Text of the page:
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Tendering in 2020: Winning contracts is a new game

Tendering in 2020: Winning contracts is a new game

Gerard Richardson

Gerard Richardson

Consultant
2020 Tendering: Winning contracts is a new game

As our struggling contractors emerge from the dark days of the COVID world, winning contracts will be more important than ever before to business success. Successful tendering will be the key to keeping your people and plant productive and making the most of government’s investment in public sector shovel-ready projects. 

However, survivors of contracting lockdown are finding a changed world in tendering. Despite the economic squeeze, government initiatives to pull the focus away from cheapest price are becoming embedded. At last, companies can win contracts based on their ability to deliver long-term benefits to our environment, our communities and our regional economies.

Government agencies are now charged with rewarding contractors who can deliver on the Government’s Broader Outcomes, comply with the Supplier Code of Conduct, and deliver resilient, long-term value in a range of non-traditional areas. To rise to this challenge, you’ll first need to understand what they’re looking for – and then you’ll need to be able to show that you can deliver it!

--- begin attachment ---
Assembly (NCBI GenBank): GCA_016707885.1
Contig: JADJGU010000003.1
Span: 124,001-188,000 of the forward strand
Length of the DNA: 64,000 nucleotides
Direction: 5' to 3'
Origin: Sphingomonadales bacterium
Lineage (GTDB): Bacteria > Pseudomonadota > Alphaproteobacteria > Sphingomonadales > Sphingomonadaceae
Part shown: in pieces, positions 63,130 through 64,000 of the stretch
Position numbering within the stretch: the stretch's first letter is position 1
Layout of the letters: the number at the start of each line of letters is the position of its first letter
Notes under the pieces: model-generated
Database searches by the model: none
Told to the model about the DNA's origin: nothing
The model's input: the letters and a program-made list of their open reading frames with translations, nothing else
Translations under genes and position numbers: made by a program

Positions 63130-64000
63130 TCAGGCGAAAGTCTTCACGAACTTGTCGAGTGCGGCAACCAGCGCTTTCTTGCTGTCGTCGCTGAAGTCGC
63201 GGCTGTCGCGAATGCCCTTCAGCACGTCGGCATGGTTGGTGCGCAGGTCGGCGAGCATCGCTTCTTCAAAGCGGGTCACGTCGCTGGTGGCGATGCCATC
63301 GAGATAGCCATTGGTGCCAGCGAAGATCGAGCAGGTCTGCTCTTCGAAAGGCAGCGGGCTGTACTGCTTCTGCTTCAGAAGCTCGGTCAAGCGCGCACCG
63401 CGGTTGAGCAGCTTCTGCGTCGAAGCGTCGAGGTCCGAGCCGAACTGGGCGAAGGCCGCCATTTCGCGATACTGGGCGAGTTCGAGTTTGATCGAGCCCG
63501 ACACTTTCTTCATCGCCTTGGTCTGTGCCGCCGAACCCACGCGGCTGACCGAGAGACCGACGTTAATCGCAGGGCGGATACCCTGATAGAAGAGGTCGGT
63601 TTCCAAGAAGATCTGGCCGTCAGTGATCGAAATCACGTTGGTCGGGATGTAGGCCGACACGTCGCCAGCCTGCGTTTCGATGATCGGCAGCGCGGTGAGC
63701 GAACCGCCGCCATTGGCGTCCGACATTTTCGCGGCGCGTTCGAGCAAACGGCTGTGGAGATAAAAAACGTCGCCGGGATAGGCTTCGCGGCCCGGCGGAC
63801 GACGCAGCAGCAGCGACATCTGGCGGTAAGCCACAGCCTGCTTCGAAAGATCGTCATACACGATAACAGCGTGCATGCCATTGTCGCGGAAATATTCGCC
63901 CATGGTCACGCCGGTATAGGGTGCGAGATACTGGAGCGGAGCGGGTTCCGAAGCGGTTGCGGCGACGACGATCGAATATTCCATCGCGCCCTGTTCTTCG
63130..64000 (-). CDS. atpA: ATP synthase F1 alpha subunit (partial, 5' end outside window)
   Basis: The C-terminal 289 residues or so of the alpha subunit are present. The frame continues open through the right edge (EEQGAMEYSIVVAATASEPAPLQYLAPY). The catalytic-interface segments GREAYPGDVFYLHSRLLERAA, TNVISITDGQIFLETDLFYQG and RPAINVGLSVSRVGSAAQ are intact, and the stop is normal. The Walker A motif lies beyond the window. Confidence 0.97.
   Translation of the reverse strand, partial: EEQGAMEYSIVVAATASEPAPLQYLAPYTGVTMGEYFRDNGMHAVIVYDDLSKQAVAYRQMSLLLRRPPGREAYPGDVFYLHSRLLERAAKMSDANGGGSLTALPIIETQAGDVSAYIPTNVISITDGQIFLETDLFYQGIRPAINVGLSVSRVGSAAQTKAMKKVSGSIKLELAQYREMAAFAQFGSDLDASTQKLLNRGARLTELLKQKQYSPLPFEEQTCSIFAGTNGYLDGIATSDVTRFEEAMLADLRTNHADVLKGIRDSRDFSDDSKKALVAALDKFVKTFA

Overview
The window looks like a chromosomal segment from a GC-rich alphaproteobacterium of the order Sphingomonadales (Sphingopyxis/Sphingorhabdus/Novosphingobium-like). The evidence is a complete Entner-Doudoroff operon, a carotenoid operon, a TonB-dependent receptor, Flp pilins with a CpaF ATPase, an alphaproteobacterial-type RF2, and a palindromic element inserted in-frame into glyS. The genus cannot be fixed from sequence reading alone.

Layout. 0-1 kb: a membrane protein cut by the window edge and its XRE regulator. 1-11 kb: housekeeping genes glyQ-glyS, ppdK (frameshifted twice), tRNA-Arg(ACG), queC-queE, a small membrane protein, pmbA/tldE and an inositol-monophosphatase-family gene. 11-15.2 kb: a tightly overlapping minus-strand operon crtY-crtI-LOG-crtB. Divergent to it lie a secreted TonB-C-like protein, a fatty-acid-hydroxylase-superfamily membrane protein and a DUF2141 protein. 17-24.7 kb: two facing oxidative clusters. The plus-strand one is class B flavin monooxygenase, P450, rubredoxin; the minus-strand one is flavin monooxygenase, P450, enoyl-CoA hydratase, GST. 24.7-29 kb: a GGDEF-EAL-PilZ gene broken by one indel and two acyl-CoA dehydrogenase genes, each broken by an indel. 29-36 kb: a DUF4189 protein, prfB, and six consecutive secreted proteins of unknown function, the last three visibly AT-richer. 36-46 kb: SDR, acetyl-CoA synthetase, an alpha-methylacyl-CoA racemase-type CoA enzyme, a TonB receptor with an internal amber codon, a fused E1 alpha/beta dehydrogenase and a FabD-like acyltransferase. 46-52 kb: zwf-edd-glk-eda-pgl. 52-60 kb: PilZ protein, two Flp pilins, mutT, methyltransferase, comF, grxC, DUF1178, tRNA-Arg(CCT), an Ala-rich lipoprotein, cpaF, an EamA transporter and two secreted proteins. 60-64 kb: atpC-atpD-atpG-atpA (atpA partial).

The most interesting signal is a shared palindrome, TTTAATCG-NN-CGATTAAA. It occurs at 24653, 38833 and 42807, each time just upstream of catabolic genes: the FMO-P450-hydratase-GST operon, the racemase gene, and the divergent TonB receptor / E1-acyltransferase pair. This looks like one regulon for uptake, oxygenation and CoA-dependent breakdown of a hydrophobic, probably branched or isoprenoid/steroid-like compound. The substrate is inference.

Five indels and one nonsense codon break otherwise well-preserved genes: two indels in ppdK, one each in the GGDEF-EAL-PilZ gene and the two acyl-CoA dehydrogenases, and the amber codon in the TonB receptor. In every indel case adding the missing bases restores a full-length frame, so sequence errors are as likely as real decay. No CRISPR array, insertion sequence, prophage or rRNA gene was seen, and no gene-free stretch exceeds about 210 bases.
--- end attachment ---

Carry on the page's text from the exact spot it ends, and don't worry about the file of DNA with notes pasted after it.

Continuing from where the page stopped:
Broader Outcomes

What are the Broader Outcomes? In late 2018, the Government recognised that its procurement activities can and should be used to support wider social, economic, cultural and environmental outcomes that go beyond the immediate purchase of goods and services. These four priority outcomes were identified as the initial focus in public sector procurement:

  1. Increasing access for New Zealand businesses
  2. Construction skills and training
  3. Improving conditions for New Zealand workers
  4. Reducing emissions and waste.

These outcomes are incorporated in the 4th edition of the Government Procurement Rules. To score well, tenderers need to be clear on how they are delivering these outcomes in their community, and how they will use the contract to increase their commitment to these outcomes.  

For many contractors, this is a new business approach. Adapting existing material and business practices to address these outcomes isn’t easy. But many businesses take for granted what they already contribute in these areas; they just need help to explain their commitment to Broader Outcomes in a way that will boost their tender scores.

With a little lateral thinking, we help them describe how they meet these outcomes, identify how their efforts are making a difference and what other investments they’ll make into staff well-being, environmental, social and ethical outcomes. It is a source of great pride for many small firms that they are making a solid effort. They realise they are taking an active role in delivering these outcomes and improving the lives of their staff and communities.